Well, here we are at the advent of yet another season of goodwill and love to all men, etc. I wish you a very happy something. Did you ever think how many people, at Christmas, celebrate the birth of someone they don’t believe in?

Congratulations, firstly, must go to Audio Arts of Detroit for the fine way in which they turned Hendrix’s thing into a superfluous shamble of chaotic hostility. Special thanks to Phil Ober of Audio Arts who, having denied me an interview with Hendrix (an interview arranged with Hendrix’s manager over a month before the concert) on the grounds that there wasn’t time—which there wasn’t—and told myself and a photographer with me “But you can stand right at the front to get some good shots!”

We thanked him and went to the front, where two rent-a-pigs told us we had to leave. We called over Mr. Ober to clear us, whereupon he asked what the hell we were doing at the front and why we weren’t in our seats. (This is a part of the red tape of musical bureaucracy known as “lying.”)

Our seats, which were special press review seats given to us free by WKNR, were difficult to sit in without banging one’s head on the Cobo ceiling—a slight exaggeration but suffice it to say that we could barely see the stage let alone photograph anything on it.

The actions taken by all concerned in charge were a hairsbreadth short of malicious. (Charlie—the photographer -tried to get a little closer to the stage and was roughed up by two more rent-a-pigs and sent back to his seat.) To finish off a delightful evening, Hendrix’s show proved why they didn’t want very much publicity. I hate watching a tired band!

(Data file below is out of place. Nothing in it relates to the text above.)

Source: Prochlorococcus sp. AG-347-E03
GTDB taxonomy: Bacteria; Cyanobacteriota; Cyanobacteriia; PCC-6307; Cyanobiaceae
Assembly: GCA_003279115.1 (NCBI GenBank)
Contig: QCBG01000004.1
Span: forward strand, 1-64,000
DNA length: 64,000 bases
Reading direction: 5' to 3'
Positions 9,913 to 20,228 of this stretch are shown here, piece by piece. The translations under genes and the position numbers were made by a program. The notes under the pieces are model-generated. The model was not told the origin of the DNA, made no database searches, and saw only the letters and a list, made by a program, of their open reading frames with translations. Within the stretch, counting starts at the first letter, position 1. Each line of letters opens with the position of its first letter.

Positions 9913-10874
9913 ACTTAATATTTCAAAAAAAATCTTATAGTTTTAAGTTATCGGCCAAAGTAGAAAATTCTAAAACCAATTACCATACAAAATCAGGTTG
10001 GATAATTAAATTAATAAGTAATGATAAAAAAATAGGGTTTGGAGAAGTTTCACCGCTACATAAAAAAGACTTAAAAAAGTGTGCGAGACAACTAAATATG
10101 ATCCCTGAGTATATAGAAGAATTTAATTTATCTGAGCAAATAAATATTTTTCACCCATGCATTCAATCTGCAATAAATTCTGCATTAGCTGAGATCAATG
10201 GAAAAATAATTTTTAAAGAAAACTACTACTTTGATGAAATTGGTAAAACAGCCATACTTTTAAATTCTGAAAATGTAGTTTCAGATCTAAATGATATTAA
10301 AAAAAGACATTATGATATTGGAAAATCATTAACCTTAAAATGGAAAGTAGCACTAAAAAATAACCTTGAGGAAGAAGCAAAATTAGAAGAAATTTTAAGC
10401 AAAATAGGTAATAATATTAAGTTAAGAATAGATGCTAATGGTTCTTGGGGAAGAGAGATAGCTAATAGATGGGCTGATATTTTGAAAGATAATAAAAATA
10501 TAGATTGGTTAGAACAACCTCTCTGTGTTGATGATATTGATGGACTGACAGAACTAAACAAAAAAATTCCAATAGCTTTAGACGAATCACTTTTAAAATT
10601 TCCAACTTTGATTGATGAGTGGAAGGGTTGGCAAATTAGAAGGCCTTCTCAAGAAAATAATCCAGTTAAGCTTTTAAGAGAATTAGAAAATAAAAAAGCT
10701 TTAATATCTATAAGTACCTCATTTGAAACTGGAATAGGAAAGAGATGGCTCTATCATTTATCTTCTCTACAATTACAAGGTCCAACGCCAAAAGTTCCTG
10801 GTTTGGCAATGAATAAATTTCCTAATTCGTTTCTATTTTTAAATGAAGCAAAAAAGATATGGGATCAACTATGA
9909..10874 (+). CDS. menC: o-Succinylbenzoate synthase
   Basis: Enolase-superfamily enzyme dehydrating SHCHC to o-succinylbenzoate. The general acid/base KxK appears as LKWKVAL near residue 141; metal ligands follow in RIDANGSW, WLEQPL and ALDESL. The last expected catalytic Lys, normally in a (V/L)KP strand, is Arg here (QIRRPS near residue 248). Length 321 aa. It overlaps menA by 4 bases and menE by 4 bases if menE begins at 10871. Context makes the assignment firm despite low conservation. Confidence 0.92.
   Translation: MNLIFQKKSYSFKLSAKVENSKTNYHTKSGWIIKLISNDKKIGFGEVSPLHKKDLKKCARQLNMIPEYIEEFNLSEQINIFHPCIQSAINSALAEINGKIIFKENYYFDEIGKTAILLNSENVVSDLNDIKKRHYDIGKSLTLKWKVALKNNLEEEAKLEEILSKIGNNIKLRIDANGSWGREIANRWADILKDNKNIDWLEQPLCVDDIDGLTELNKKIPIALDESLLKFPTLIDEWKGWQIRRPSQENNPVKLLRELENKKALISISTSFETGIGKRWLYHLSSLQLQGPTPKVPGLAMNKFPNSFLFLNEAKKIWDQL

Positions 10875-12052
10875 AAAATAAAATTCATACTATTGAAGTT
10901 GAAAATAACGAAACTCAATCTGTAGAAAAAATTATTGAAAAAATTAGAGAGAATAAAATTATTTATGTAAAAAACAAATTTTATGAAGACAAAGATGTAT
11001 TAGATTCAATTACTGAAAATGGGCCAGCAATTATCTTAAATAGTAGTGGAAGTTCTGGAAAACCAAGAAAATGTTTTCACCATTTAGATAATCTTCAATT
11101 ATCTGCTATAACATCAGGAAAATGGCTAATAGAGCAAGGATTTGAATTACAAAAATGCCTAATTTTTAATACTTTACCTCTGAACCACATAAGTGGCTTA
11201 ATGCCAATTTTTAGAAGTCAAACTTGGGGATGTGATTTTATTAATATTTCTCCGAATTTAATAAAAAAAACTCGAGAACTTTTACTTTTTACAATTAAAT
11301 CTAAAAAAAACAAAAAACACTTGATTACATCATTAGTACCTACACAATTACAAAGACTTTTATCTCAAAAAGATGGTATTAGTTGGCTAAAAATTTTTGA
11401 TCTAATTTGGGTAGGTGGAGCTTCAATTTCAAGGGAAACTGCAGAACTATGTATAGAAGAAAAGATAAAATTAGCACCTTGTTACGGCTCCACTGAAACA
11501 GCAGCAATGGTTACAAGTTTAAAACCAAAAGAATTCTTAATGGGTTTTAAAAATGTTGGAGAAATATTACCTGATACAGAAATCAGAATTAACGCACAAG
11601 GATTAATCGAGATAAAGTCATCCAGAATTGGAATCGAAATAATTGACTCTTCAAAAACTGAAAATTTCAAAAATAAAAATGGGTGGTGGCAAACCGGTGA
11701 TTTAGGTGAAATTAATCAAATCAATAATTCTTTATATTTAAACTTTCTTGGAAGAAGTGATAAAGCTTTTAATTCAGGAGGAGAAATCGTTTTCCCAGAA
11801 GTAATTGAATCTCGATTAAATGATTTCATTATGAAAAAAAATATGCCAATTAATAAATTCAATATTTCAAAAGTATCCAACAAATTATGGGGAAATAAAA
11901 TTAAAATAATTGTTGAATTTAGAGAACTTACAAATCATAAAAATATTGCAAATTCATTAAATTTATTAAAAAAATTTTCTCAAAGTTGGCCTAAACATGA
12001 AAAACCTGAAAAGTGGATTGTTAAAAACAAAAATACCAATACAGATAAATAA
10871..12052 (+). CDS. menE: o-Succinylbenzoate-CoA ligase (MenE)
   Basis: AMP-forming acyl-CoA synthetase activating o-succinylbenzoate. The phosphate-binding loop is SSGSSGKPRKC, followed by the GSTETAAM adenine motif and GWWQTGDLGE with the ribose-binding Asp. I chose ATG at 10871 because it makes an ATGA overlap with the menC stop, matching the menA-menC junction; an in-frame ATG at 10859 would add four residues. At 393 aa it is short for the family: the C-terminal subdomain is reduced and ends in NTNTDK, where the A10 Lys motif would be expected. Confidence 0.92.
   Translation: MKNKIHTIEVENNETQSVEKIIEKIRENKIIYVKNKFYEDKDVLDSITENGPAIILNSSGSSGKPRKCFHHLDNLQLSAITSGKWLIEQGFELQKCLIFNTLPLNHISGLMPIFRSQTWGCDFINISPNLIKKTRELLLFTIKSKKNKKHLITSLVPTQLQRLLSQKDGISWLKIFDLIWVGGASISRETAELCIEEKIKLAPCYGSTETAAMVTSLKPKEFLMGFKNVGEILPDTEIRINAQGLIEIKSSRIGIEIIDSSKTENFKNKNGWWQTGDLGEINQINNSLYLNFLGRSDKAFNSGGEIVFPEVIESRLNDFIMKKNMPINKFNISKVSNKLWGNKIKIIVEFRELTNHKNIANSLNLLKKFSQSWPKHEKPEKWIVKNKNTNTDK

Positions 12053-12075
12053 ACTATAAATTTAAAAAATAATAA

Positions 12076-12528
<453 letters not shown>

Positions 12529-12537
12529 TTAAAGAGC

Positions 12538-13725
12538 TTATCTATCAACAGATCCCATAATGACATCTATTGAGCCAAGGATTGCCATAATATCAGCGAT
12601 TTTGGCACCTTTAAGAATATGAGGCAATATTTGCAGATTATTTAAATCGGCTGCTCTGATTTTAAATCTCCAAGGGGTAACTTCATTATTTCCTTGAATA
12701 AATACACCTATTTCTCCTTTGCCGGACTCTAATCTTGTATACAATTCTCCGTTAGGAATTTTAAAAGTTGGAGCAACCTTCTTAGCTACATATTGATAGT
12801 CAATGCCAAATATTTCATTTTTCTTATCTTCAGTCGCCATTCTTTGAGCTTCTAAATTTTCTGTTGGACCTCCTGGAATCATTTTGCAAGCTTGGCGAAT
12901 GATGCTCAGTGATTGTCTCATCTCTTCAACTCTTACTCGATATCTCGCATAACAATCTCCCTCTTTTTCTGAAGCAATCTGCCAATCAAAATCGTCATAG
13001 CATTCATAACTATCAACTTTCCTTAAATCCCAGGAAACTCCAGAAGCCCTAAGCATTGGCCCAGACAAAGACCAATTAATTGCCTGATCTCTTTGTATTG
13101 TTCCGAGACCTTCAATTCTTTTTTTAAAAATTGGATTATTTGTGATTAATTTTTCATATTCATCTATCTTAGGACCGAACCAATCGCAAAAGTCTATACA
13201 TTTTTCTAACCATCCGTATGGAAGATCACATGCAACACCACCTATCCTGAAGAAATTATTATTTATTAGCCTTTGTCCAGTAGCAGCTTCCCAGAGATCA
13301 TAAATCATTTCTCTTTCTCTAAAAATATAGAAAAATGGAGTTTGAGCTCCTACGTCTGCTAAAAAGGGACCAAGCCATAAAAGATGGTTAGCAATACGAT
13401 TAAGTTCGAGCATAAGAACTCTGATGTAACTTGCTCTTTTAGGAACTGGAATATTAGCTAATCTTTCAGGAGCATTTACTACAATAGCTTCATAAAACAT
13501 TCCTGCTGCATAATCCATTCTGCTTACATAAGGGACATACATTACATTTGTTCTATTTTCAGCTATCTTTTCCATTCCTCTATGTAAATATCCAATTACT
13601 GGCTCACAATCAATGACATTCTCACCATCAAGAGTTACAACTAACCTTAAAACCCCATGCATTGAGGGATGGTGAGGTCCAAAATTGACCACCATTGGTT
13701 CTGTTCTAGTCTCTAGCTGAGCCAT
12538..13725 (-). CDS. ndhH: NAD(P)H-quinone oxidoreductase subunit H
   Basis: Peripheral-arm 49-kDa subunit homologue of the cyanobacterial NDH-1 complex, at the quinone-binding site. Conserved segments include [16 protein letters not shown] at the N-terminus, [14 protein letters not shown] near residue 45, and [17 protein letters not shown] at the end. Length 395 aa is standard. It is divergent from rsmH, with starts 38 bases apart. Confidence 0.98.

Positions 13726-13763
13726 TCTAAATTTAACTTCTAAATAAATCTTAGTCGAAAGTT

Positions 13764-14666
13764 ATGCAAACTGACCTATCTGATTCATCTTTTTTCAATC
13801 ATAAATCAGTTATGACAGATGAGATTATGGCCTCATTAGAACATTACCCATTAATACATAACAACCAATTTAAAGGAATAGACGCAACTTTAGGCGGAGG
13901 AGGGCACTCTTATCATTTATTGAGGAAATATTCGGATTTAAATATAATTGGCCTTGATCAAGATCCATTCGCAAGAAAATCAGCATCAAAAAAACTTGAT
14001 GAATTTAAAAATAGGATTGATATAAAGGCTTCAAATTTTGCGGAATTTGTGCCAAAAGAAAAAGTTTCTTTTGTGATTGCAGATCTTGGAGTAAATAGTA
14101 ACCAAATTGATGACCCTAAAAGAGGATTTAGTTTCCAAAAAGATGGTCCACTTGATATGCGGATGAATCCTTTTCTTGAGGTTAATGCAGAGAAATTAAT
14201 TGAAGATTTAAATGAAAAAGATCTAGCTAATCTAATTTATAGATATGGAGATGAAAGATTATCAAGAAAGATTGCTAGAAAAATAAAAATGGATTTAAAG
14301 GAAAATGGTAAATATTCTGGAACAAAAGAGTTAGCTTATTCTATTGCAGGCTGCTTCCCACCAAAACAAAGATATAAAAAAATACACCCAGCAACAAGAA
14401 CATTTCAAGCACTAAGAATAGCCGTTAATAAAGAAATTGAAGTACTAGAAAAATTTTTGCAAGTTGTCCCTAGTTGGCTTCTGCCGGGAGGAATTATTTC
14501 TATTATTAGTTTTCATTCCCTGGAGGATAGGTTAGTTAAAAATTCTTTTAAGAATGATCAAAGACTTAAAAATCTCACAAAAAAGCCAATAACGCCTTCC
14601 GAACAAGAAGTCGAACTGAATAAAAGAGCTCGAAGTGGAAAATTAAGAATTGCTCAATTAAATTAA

By way of changing the subject, I remember once hearing the President (note the capital ‘p’) say “This is our world and if necessary we will kill to keep it,” and I thought at the time “Wow, but it’s not our world man, part of it’s mine and you ain’t welcome to any part of it if that’s what you’re going to do with it.”

I saw the MC5 at the Ballroom on Thanksgiving Wednesday. Brother J.C.

Crawford came forward and gave out a rap which said, “This is our world and we will kill to keep it,” and “There are no in-betweens; you must be for or against.” I must say that it took me a while to realise what he’d said but, oh dear, although I am certainly no fan of the present day system of politics, I must go along with the Beatles and say “show me the plan, man.” I want to see every aspect of modern governmental structure replaced with one at least as good before I can condone open revolution. So that makes me in-between.

(Editors’ note: You certainly are, Tony baby!)

So if that’s what you’re going to do with the world, man (i.e. just change it into chaos) to then again I say “It’s not our world, part of it’s mine and if you want to do whatever you like with my part of it, then you’ll get your ass kicked—same as anyone else—pro pro- or anti system, good or bad, black or white, who tries the same thing.” However, as this is a music column, may I add that although Terry Reid is magnificently incredible and hard working on stage, his album is not the best I’ve heard, to put it mildly. Entirely the opposite applies to Blood, Sweat and Tears, whose album is one of the best I’ve heard, but whose stage presence and act is disgustingly untight. Merry Christmas and long may your eyeballs have dilated pupils.